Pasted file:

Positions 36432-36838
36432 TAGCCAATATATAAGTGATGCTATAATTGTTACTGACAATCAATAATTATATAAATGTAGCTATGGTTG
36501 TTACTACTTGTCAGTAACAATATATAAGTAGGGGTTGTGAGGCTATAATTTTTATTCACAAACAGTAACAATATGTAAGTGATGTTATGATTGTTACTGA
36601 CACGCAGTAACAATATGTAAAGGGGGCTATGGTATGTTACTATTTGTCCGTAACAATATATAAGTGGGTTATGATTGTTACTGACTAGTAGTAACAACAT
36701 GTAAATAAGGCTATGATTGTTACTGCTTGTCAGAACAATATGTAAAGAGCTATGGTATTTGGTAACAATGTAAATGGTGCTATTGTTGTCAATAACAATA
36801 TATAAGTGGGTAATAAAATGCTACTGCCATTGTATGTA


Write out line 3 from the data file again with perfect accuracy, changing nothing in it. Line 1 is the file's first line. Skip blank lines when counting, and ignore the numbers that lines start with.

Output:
36501 TTACTACTTGTCAGTAACAATATATAAGTAGGGGTTGTGAGGCTATAATTTTTATTCACAAACAGTAACAATATGTAAGTGATGTTATGATTGTTACTGA